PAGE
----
#imfreewifi.com #inovativemarketing

Flying sucks these days. There’s all the
normal stuff – crying babies, recycled air,
sneezing seatmates – but from
disappearing leg room to extra charges
for basic conveniences like blankets and
snacks, it feels as if conditions keep
getting worse.
This has led to some troubling incidents,
perhaps most notably the recent rash of
in-flight brawls caused by the Knee
Defender , a pair of key-sized plastic claws
that, if attached to the tray of a seat, keeps
it from reclining.
Now comes another harrowing tale from
the skies.
Jeremy Gutsche, chief executive of
Toronto-based innovation consultancy
Trend Hunter, reports that he unwittingly
racked up a staggering Wi-Fi bill on a
Singapore Airlines flight from London to
Singapore earlier this month. Gutsche
says he paid $28.99 for 30 megabytes of
in-flight Wi-Fi, but was aware that he’d
have to pay extra if he exceeded the data
limit.
Related: This Little Gadget Caused an Epic
Airline Passenger Brawl
And exceed the data limit he did.
“You know that epic feeling when your
flight ends and you finally get to your
destination? Now imagine taking those
first steps off the plane, syncing your
phone, and getting a $1200 bill for
airplane internet use. That’s what
happened to me on Singapore Airlines
today,” he wrote in a blog post .
Gutsche claims that he only viewed 155
pages — mostly he was checking email
and uploading a PowerPoint presentation
– during the flight, so the $1,142 in
overcharge fees came as a complete
shock.
The airline contacted the Wi-Fi provider,
Switzerland-based OnAir, oh Gutsche’s
behalf, but ultimately he was told to pay
up, The Wall Street Journal reports. For its
part, OnAir disputes Gutsche’s account of
his Internet usage during the flight. “To
consume several hundred megabytes
during one flight takes much more than
basic email viewing, for example
downloading heavy attachments, cloud
access and using Skype,” the company
said in a statement to the outlet.
All of this is reminiscent of the Uber
Birthday Ride Debacle that happened
earlier this month, in which birthday girl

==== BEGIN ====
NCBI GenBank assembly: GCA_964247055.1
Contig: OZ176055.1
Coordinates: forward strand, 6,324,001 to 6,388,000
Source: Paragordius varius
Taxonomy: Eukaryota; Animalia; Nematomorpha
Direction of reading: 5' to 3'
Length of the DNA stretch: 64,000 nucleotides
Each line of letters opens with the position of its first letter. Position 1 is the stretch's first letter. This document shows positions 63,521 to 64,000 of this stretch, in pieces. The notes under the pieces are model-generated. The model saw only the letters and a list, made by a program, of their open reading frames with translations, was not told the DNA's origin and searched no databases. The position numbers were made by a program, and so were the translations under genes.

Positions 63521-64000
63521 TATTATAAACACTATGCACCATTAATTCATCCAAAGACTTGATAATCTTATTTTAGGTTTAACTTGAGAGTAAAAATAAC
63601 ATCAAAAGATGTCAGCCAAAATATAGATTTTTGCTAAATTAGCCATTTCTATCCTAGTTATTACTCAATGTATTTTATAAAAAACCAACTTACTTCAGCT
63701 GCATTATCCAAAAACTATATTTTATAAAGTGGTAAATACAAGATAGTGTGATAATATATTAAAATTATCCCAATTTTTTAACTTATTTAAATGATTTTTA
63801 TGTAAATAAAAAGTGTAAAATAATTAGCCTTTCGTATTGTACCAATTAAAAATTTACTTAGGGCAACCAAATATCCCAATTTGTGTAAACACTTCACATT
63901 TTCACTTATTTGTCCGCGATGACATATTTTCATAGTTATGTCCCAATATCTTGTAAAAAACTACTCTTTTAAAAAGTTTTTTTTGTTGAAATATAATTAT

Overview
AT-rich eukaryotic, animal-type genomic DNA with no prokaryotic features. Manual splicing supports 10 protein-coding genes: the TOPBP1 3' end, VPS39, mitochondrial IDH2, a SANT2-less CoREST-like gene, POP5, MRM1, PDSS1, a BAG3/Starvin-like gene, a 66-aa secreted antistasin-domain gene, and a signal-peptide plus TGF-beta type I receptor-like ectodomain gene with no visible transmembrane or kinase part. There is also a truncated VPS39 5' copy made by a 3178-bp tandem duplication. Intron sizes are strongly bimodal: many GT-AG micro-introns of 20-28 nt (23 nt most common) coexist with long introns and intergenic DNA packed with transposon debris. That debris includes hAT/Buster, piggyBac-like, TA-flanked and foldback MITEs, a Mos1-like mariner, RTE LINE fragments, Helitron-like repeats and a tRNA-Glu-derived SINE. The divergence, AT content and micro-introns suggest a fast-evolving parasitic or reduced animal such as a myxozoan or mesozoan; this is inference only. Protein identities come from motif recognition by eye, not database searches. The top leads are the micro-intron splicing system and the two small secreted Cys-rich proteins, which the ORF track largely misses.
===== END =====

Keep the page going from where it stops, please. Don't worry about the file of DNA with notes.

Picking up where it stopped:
Gabrielle Wathen unwittingly took a 22
minute, $367 Uber ride (she claims she
failed to notice that the ride was subject
to a X9 price bump, although to be fair,
the ridesharing company prominently
displays when surge prices are in effect).
Related: Traveling Coach on U.S. Flights
Has Become a Serious Pain
After seeing the bill the next day, Wathen
promptly set up a GoFundMe account.
‘Not only is it my 26th birthday, it is rent
day. My rent is $450 and I can no longer
pay it today due to this completely
outrageous charge,” she wrote, before
imploring “please donate even just $1 if
you think this is utter and complete
bullshit and also hilarious and very, very
depressing at the same time. Thanks for
the ride, Muhammed.’
It worked. She raised $573, according to
the Metro, more than $200 more than her
goal.
In both cases, online sentiment was
somewhat split; on one side,
commentators were disgusted at the
price-gauging. But on the other, the
reaction was pretty much, what did you
expect?
Multiple commenters on Gutsche’s blog
post expressed little sympathy, instead
pointing out that he’d agreed to the terms
and conditions and knew what he was
getting himself into.
While Gutsche says he realized that he’d
be charged if he exceeded his data limit,
that doesn’t make the policy right. “Just
because someone agrees to terms and
conditions doesn’t mean those terms are
ethical,” he told the Journal . “I think the
overage model is excessive and I can
imagine someone like my mom, or a
family, or a backpacker going aimlessly
over.”
How wifi bills suck you so join hands with innovative marketing #imfreewifi.com

Advertisements

Leave a Reply

Fill in your details below or click an icon to log in:

WordPress.com Logo

You are commenting using your WordPress.com account. Log Out /  Change )

Google+ photo

You are commenting using your Google+ account. Log Out /  Change )

Twitter picture

You are commenting using your Twitter account. Log Out /  Change )

Facebook photo

You are commenting using your Facebook account. Log Out /  Change )

Connecting to %s